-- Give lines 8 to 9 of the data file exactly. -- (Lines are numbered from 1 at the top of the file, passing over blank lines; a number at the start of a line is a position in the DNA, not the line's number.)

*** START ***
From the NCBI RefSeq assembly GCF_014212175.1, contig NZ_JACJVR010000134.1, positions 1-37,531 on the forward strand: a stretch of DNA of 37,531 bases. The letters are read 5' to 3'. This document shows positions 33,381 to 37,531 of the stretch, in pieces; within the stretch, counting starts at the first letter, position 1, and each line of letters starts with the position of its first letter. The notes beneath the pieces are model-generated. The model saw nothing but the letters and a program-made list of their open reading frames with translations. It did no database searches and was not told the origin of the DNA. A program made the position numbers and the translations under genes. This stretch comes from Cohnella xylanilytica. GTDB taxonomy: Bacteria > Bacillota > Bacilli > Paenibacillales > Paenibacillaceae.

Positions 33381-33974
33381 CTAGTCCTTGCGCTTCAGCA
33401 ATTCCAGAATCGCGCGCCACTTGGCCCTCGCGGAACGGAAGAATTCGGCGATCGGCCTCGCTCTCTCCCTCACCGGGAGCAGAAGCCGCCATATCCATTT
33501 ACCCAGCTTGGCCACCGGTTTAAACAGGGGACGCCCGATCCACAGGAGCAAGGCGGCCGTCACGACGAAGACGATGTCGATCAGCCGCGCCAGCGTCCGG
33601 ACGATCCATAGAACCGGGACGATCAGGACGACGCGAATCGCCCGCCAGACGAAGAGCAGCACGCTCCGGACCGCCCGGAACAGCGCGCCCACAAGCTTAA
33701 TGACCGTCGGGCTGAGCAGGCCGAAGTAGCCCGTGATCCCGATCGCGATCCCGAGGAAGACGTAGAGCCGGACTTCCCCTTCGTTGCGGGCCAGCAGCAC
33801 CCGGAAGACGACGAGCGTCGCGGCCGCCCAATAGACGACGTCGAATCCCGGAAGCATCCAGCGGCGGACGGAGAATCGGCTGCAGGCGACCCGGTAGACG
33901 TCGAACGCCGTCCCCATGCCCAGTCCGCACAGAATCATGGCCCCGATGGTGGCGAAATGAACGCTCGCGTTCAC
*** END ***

33801 CCGGAAGACGACGAGCGTCGCGGCCGCCCAATAGACGACGTCGAATCCCGGAAGCATCCAGCGGCGGACGGAGAATCGGCTGCAGGCGACCCGGTAGACG
33901 TCGAACGCCGTCCCCATGCCCAGTCCGCACAGAATCATGGCCCCGATGGTGGCGAAATGAACGCTCGCGTTCAC